Sugar Ray Talk About New Album

By | May 9, 2001 at 12:00 AM

“We still like to go and bash our heads out and play really loud rock,” says Sugar Ray drummer Stan Frazier. Though best known for acoustic-flavored pop hits like “Fly” and “Every Morning,” the band grew up on a diet of California punk and Eighties New Wave, and its fourth album draws on those roots.

The self-titled album, out June 12th, was recorded in Los Angeles with Don Gilmore, who has produced recent albums by Lit, Eve 6 and Linkin Park, and features a guest vocal appearance by 311’s Nick Hexum. The songs were written by all five members: Frazier, singer Mark McGrath, guitarist Rodney Sheppard, bassist Murphy Karges and DJ Craig “Homicide” Bullock. “It’s a very dysfunctional process,” says McGrath of the band’s songwriting. “A song can come from anywhere. Craig might have a drum loop, or Stan might have a chorus, or Rodney, our guitar player, might have a bass part.”

As an example, McGrath describes the first single, “When It’s Over,” a bouncy breakup song that’s a throwback to the group’s past hits. “I came up with the line ‘When it’s over, that’s the time I fall in love again,'” he says. Then Frazier came up with the melody one day as he pulled into his driveway. “Something just came into my head,” he says. “I knew it was pretty good, ’cause I called Rodney and sang it to him, and he was freakin’ out.”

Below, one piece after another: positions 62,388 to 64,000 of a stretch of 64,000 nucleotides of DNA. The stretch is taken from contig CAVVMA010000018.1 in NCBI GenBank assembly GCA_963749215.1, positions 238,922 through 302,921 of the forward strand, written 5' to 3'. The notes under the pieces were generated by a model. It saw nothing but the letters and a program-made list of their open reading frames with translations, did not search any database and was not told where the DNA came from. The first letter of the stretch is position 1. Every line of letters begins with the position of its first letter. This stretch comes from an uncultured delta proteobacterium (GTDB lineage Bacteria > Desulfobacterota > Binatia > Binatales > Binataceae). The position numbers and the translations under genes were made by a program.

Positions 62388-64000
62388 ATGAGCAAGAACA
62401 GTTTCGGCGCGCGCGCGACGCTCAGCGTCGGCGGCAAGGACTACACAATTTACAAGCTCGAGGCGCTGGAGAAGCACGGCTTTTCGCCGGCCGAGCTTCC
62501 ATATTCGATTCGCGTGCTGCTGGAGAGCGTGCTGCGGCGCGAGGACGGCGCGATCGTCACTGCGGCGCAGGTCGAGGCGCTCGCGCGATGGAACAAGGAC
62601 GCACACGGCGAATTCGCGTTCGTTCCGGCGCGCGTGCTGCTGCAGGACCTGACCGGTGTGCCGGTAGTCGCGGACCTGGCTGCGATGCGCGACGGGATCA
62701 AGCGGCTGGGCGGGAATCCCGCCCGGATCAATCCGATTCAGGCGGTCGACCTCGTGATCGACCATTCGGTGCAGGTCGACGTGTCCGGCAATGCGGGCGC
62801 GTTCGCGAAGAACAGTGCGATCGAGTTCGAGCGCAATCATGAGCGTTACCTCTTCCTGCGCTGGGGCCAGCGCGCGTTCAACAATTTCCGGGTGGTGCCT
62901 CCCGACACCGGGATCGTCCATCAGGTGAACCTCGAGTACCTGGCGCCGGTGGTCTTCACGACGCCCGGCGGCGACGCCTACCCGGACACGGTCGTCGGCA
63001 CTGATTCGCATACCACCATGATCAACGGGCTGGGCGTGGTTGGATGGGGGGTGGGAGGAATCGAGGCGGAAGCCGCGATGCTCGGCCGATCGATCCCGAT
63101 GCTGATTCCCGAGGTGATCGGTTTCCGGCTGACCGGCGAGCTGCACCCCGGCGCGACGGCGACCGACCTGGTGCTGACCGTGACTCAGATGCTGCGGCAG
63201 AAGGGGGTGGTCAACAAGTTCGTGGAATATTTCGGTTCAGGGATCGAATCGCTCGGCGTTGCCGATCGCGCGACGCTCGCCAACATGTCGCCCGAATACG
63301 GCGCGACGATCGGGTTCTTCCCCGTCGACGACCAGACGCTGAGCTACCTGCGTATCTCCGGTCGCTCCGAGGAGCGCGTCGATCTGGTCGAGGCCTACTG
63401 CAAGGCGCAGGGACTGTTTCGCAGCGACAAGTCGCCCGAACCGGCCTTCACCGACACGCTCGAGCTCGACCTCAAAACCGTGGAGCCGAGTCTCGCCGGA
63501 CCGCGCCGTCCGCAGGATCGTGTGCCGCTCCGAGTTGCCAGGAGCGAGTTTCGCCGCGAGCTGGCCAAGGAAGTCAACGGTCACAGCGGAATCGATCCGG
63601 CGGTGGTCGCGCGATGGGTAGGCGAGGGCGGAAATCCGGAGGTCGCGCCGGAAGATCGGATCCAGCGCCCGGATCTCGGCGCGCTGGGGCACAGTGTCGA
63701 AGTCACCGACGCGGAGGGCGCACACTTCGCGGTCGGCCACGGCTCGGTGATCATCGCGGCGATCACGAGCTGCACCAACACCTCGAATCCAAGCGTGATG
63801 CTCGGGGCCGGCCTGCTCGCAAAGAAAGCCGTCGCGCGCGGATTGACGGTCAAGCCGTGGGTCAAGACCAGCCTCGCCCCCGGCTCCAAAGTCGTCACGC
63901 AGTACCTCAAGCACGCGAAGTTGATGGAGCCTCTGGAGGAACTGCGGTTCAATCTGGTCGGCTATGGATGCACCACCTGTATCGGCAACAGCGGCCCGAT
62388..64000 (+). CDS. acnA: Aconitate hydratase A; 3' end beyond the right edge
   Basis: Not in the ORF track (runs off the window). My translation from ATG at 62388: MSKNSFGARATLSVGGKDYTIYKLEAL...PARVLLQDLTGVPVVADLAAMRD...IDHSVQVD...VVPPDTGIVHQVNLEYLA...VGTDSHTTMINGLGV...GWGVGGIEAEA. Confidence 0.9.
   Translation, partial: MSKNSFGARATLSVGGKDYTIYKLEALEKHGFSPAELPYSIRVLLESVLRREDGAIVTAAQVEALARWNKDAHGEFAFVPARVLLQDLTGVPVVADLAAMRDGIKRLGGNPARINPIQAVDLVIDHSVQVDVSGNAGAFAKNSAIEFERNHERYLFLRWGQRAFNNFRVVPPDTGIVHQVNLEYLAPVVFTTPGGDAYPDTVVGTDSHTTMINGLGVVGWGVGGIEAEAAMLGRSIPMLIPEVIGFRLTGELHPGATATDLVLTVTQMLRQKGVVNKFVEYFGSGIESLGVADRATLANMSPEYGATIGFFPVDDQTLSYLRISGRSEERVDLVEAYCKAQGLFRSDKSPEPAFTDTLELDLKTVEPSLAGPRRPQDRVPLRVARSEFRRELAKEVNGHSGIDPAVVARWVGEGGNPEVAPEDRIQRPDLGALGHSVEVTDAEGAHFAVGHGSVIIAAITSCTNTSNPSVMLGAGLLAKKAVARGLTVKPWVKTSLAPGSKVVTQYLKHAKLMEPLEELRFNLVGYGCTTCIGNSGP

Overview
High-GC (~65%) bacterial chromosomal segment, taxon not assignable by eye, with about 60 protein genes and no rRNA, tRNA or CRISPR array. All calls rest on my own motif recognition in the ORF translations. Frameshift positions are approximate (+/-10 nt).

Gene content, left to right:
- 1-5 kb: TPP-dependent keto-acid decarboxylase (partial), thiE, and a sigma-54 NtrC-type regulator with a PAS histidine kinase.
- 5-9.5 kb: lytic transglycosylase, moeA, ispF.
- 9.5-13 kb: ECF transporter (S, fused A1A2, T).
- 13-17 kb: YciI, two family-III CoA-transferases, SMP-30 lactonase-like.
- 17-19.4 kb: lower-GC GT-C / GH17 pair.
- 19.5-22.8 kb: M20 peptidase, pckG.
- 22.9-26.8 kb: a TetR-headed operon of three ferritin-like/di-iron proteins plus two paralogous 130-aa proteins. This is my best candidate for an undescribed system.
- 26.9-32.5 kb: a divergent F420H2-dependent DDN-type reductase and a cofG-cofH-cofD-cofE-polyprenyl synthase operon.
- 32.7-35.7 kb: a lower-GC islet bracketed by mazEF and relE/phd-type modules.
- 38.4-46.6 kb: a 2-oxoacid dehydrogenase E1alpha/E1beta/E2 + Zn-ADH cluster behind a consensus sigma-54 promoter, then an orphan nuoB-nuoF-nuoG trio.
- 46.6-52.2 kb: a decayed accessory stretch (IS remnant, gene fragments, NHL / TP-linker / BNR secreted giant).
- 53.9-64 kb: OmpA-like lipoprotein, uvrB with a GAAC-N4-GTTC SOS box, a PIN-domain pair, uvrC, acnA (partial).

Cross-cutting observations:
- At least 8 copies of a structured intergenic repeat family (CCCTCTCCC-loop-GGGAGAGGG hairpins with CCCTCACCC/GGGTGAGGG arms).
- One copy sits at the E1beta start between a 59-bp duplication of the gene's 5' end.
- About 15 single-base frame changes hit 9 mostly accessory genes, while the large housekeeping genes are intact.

Other album highlights are the catchy, metal-edged “Answer the Phone,” and “Disaster Piece,” which opens with a riff from the Keith Richards songbook.

The guitar-heavy album will give McGrath a chance to plug in on tour. “I love playing guitar, even though I suck,” he says. “I’m gonna lay my guitar playing on the audience this tour, much to the band’s and the fans’ dismay, I’m sure, but much to my delight.”

McGrath’s voice sounds a bit more seasoned this time around, and they serve the bittersweet songs of love and breakup. “When you start writing songs with lyrical depth, you want to deliver them in the manner in which they were written,” he says. “I’ve developed a sing-in-your-speaking-voice sort of thing, and there’s a raspiness in my voice that people react to.” But, he adds, “When I go to karaoke, I’m still the worst guy there.”

As for why the album is called simply Sugar Ray, McGrath says that the other prospective titles – which included “Chicken Lips,” “Just to Be Nominated,” and “A Clone Again Naturally” – were just too lame. “I said, ‘You know what, guys? We have to stop. We are so not clever!'”

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